They call economics "the dismal science." We got a good example why this week.
Three years ago, Harvard economists Ken Rogoff and Carmen Reinhart published a paper based on solid history and rigorous statistics showing that when a country's debt-to-GDP ratio breaches 90%, its growth plunges into negative territory. As highly respected economists, the paper influenced policymakers around the world.
"[I]t is widely acknowledged, based on serious research, that when public debt levels rise about 90% they tend to have a negative economic dynamism, which translates into low growth for many years," said EU Commissioner Olli Rehn in 2010.
"Economists who have studied sovereign debt tell us that letting total debt rise above 90 percent of GDP creates a drag on economic growth and intensifies the risk of a debt-fueled economic crisis," said Congressman Paul Ryan in 2011.
"It's an excellent study," said former Treasury secretary Tim Geithner two years ago.
But it wasn't an excellent study. A separate group of economists tried replicating Rogoff and Reinhart's results, and couldn't. Stumped, they asked for the actual spreadsheet used in the seminal study, and found it littered with data omissions and Excel coding errors. Rogoff and Reinhart showed economies with debt-to-GDP above 90% experience average GDP growth of negative 0.2%. Fix the math errors, and the real figure is positive 2.2%. Oops.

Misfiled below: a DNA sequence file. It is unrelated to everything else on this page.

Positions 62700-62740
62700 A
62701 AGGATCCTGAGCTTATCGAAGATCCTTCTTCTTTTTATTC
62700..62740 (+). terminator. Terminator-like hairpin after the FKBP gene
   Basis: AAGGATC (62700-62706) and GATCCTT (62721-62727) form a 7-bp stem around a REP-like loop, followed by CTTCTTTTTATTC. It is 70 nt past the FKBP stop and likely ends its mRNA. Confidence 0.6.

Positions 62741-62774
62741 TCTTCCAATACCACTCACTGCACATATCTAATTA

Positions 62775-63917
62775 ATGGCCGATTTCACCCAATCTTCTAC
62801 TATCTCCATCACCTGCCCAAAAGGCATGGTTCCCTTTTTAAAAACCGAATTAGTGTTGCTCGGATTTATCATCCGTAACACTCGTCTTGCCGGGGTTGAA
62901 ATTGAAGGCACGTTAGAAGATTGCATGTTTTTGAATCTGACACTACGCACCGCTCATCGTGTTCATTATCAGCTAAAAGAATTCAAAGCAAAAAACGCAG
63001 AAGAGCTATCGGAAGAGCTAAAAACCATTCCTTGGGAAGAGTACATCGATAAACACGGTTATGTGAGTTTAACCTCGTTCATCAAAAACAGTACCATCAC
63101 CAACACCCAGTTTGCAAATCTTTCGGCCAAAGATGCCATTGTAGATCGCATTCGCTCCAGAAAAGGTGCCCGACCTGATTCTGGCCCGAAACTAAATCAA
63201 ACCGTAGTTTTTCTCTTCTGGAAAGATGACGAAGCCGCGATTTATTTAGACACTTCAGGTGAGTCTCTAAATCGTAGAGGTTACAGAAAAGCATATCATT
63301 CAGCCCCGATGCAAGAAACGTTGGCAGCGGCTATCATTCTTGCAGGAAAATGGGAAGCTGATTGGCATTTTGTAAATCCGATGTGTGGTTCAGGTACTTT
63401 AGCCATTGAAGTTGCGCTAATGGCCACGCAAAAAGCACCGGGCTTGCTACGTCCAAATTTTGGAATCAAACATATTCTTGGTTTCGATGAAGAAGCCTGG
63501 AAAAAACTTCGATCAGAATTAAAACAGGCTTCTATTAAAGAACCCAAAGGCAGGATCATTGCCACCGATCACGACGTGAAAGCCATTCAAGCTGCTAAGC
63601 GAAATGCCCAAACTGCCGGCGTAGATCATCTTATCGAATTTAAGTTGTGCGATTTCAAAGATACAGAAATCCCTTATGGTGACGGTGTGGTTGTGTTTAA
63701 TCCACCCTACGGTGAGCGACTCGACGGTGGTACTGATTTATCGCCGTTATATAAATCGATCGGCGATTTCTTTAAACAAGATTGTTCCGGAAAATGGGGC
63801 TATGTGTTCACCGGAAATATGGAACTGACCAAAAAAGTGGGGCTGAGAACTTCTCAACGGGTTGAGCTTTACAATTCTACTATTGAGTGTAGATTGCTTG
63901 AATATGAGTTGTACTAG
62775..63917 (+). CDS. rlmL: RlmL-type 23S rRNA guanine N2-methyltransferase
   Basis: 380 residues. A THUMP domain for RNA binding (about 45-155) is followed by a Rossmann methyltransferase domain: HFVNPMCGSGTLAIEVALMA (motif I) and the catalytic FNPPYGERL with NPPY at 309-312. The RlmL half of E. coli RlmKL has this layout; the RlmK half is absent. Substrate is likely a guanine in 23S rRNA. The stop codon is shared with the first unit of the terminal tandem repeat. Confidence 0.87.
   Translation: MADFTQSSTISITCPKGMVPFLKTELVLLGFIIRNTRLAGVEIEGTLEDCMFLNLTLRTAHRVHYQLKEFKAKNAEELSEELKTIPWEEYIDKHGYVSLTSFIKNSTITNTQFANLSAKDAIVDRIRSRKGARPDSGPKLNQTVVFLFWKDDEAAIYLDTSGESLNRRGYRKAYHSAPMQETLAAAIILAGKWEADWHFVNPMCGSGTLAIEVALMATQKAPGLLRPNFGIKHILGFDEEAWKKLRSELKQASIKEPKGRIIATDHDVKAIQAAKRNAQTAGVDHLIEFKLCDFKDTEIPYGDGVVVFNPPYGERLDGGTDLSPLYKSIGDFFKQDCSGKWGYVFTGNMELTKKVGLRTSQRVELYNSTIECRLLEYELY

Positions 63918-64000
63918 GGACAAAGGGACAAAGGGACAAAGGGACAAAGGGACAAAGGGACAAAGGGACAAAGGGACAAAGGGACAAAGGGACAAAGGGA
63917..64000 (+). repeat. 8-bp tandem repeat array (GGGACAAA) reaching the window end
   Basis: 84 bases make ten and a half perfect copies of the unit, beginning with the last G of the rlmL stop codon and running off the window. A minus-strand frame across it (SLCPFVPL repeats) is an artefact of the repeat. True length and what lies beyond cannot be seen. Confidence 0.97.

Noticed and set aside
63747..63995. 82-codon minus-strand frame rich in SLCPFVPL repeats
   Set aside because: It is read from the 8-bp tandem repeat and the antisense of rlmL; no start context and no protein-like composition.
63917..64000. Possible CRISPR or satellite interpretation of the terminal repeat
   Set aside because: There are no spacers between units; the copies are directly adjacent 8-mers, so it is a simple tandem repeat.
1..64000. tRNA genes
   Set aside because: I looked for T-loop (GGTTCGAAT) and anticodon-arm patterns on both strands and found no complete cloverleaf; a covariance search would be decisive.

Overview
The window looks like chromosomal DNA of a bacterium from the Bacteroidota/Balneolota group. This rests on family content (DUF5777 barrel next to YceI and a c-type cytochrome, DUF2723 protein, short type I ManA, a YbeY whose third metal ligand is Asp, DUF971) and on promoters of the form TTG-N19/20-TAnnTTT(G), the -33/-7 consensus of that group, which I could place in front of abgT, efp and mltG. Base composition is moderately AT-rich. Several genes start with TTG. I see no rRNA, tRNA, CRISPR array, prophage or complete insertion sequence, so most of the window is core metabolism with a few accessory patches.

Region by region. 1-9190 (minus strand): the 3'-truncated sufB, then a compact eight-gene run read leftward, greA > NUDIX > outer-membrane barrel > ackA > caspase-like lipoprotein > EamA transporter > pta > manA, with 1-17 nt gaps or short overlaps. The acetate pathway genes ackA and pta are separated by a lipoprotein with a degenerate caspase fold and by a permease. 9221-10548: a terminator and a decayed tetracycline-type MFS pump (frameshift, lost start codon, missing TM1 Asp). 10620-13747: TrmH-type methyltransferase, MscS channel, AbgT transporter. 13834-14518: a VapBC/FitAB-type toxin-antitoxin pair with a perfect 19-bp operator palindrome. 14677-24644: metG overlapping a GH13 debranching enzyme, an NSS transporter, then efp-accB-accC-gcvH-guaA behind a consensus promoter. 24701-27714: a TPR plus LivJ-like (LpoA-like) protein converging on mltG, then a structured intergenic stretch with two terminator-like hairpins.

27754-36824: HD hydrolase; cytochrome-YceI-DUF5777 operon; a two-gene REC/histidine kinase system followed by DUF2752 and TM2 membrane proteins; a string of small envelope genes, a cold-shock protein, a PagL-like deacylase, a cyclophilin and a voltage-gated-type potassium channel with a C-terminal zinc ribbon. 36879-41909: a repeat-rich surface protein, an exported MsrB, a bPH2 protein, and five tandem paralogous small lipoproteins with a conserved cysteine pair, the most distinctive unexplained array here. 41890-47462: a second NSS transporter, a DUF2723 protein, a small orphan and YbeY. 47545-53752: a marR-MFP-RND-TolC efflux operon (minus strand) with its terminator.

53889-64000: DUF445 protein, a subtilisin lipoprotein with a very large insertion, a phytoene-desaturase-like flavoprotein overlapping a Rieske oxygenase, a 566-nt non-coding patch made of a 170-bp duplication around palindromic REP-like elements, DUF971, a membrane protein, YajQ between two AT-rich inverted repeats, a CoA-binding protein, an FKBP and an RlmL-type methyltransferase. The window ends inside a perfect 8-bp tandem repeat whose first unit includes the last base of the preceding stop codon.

Economists and pundits have been floored at the discovery all week. As they should; it was a flagrant error.
But these kind of "now-you-know-it-now-you-don't" moments are more common than people think in economics.
Take the monthly jobs report. Almost every initial report is revised in subsequent months, often by a lot.
In September 2011, the initial report from the Bureau of Labor Statistics showed zero jobs were created that August. "Zero Job Growth Latest Bleak Sign for U.S. Economy" wrote The New York Times. "Hiring Grinds to a Halt" wrote CNNMoney. "President Zero." Wrote the Republican National Committee. "THE ECONOMY ADDED ZERO, ZIP, NADA JOBS IN AUGUST."
Except that, yes it did. Revisions later showed the economy added 132,000 jobs in August 2011, not zero. It was actually the third-best August jobs report in the previous decade. Few seemed to care about the revisions, or even notice. By then, the damage had been done.
Or take productivity. For most of the last decade, it was assumed that the American manufacturing sector became more productive, as employment shrank by output grew. "The decline in U.S. manufacturing employment is explained by rapid growth in manufacturing productivity over the past 50 years," said Columbia Business School dean Glenn Hubbard.
But maybe not. As The Washington Post pointed out, many economists now think the productivity numbers are grossly inflated, since determining whether, say, a car assembled in Ohio with Japanese parts should be counted as domestic or foreign manufacturing is a messy subject. Cost savings from outsourcing can mistakenly show up as domestic output. Adjust for that bias, and as much as half of manufacturing output growth between 1997 and 2007 melts away, according to economist Susan Houseman. As Rob Atkinson of Information Technology and Innovation Foundation put it: "I bought into this idea for a long time that it was superior labor productivity that caused most manufacturing job losses. Then I began to dig into the numbers."